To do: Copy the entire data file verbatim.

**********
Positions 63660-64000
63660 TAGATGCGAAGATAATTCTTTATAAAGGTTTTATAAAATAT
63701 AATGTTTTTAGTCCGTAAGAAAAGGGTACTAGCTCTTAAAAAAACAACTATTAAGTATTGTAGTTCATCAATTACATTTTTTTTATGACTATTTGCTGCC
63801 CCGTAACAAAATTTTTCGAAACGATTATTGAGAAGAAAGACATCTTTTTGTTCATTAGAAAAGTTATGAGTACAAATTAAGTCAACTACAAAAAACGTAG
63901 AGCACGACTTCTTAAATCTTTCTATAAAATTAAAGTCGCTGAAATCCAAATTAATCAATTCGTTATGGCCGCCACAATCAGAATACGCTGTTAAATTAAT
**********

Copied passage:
Positions 63660-64000
63660 TAGATGCGAAGATAATTCTTTATAAAGGTTTTATAAAATAT
63701 AATGTTTTTAGTCCGTAAGAAAAGGGTACTAGCTCTTAAAAAAACAACTATTAAGTATTGTAGTTCATCAATTACATTTTTTTTATGACTATTTGCTGCC
63801 CCGTAACAAAATTTTTCGAAACGATTATTGAGAAGAAAGACATCTTTTTGTTCATTAGAAAAGTTATGAGTACAAATTAAGTCAACTACAAAAAACGTAG
63901 AGCACGACTTCTTAAATCTTTCTATAAAATTAAAGTCGCTGAAATCCAAATTAATCAATTCGTTATGGCCGCCACAATCAGAATACGCTGTTAAATTAAT